Downtown Music Gallery

by Bryce Gallanter

Featuring Klaus E. Holm on alto sax, clarinet & feedback and Roger Arntzen on acoustic bass with Lars Myrvoll on guitar & laptop. This is the second disc that we've gotten from this unique Norwegian duo. Roger Arntzen is also the bassist for In the Country who have three discs out on Rune Grammofon. Although Ballrogg is mainly a duo, they know how to create dramatic landscapes with just bass and a sax or clarinet. Beginning with "N.R.E.M." the duo create a most haunting landscape with minimal plucked bass and hushed clarinet. Klaus adds an occasional distant feed back drone to keeps things eerie and a bit off balance. The acoustic bass and clarinet sound especially good together as they both have a sort of wooden tone. On "Monkeytown" it is to tell the difference between the feedback and the sax as they both are twisting their notes inside out. Ballrogg actually perform a cover of Morton Feldman's "Patterns in a Chromatic Field" which they also twist into an odd shape. No doubt Mr. Feldman would turn over in his grave but I found it to be somewhat charming. I often found this disc to be better when I wasn't paying close attention, since the dig the vibe more than execution. No doubt this will grow on me (like fungus) as I check out a few more times. 

All About Jazz


Contrasting his role in the remarkable Norwegian trio In the Country—responsible for the critically acclaimed debut This Was the Pace of My Heartbeat (Rune Grammofon, 2005) and even more ambitious Whiteout (Rune Grammofon, 2009)—bassist Roger Arntzen formed Ballrogg in 2006, with saxophonist Klaus Ellerhusen Holm; a more intimate duo that found its own dark nexus of form and freedom. Ballrogg (Bolage, 2008) was a well-received look at the repertoires of Ornette Coleman, Eric Dolphy and Jimmy Giuffre; chamber jazz with an edge. That disc also included two tracks by Holm and one by Arntzen, but for Insomnia, the emphasis shifts almost entirely to original composition, with the saxophonist contributing six of its eight tunes.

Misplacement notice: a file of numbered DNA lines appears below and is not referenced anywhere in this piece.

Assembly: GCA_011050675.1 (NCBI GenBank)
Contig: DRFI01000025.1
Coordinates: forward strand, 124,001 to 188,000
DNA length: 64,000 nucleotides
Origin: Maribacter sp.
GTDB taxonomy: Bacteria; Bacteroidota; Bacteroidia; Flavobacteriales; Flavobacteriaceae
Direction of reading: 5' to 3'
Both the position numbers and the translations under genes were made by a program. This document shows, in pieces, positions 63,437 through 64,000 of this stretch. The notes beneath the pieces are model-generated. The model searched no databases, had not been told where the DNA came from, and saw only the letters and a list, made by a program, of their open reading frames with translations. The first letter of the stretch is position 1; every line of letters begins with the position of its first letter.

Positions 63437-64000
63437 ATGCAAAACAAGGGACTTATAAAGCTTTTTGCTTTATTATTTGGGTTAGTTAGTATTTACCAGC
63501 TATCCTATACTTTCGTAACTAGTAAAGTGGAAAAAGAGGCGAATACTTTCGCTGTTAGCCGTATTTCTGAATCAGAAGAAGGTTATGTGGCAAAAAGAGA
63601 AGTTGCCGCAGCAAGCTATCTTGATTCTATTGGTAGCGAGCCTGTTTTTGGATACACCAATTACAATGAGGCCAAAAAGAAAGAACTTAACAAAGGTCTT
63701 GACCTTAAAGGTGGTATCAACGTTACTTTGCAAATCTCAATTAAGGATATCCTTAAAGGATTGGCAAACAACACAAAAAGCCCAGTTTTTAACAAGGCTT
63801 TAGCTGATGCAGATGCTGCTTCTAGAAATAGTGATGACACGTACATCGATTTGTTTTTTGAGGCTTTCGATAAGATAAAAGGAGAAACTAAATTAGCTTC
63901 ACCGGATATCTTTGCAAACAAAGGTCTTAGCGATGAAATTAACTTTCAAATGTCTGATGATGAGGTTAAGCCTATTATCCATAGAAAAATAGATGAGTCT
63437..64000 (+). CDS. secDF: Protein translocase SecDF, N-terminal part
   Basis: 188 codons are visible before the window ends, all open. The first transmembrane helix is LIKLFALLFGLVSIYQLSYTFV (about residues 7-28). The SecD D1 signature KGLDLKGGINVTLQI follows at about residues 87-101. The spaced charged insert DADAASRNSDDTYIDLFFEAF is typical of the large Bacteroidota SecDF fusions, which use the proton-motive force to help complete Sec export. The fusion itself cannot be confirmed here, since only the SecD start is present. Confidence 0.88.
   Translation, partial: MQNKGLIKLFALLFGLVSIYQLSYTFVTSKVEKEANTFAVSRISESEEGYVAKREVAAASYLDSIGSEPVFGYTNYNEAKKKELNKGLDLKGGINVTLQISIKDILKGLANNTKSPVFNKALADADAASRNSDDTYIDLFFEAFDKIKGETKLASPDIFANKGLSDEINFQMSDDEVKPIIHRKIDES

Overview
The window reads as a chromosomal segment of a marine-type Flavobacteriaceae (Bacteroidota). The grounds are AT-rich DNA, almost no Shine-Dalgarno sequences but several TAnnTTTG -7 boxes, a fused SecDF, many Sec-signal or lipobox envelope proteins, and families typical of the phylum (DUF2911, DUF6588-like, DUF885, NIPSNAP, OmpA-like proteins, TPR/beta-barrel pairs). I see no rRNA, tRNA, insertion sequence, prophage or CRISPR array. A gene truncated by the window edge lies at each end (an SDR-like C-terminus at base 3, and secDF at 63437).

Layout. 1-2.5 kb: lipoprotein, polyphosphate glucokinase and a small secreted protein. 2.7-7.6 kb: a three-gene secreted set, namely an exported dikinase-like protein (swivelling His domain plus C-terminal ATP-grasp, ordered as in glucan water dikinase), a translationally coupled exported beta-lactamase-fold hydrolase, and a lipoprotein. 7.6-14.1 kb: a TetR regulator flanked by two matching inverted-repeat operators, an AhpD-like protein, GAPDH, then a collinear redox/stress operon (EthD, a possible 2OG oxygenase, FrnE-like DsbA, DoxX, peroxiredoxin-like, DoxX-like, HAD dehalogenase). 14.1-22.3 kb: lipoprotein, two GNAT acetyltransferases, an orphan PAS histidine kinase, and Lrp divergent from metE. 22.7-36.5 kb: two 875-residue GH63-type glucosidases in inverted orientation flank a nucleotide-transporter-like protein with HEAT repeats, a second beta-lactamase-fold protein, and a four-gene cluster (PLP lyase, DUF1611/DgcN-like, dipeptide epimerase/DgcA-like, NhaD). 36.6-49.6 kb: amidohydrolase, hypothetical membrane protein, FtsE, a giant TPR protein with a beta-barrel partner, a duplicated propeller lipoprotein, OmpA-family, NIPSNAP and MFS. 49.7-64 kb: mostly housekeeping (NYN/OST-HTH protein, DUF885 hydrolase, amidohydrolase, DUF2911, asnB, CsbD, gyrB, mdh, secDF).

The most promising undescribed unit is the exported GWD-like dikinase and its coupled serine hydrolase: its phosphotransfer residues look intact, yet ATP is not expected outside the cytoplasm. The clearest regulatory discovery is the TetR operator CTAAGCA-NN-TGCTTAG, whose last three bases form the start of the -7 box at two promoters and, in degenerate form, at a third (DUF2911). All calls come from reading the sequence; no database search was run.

The shift to original material means more than just a walk away from familiar jazz fare like Dolphy's "Out to Lunch" and Coleman's "Sex Spy," where the duo's distinctly unorthodox approach to sound and interaction rendered them barely recognizable; Insomnia, instead, possesses more in common with contemporary classicism and oblique folklorism. The title track features an expanded lineup—including laptop artist Lars Myrvoll, and violinists Kari Rønnekleiv and Ole-Henrik Moe, the latter heard on Ciaccona / 3 Persephone Perceptions (Rune Grammofon, 2008)—combining with Arntzen's bowed harmonics and Holm's expanded clarinet technique to create a collective improvisation that owes more to microtonal composer György Ligeti and improviser Joe Maneri

than jazz hegemony. The piece may be relatively short—at just under six minutes, nearly the longest of the set—but demonstrates a surprising sense of development, as time is twisted and pulled to make it feel longer than it is, but in a good way. As dramatic as these five improvisers become—and the music possesses great but understated power, as the subtlest inflection creates surprising dynamic towards the middle of the piece—it's clearly about a collective push-and-pull, where the subtlest movement from one results, at times, in a near paradigm shift from the others.

But the majority of Insomnia remains a duo affair, with the exception of Holm's "Woody Creek," which, again featuring the violinists, sounds how Philip Glass

might, were he to work more in smaller contexts as opposed to grander scales. Pulses, repeating motifs and a surprisingly cogent form emerge, even as Holm proves his saxophone mettle through some unusual tonguing as he leads from a brief a capella to full accompaniment. Acutely controlled embouchure and multiphonics are also part of his sonic arsenal, yet their effect is often extremely subtle, going by nearly unnoticed during his brief solo segment before the reiteration of composition's structure. The elegiac "Sleepwalker," also featuring guitarist Myrvoll, provides a rare, grounded moment where defined changes and folksy strumming approach---but never quite make—some kind of normal.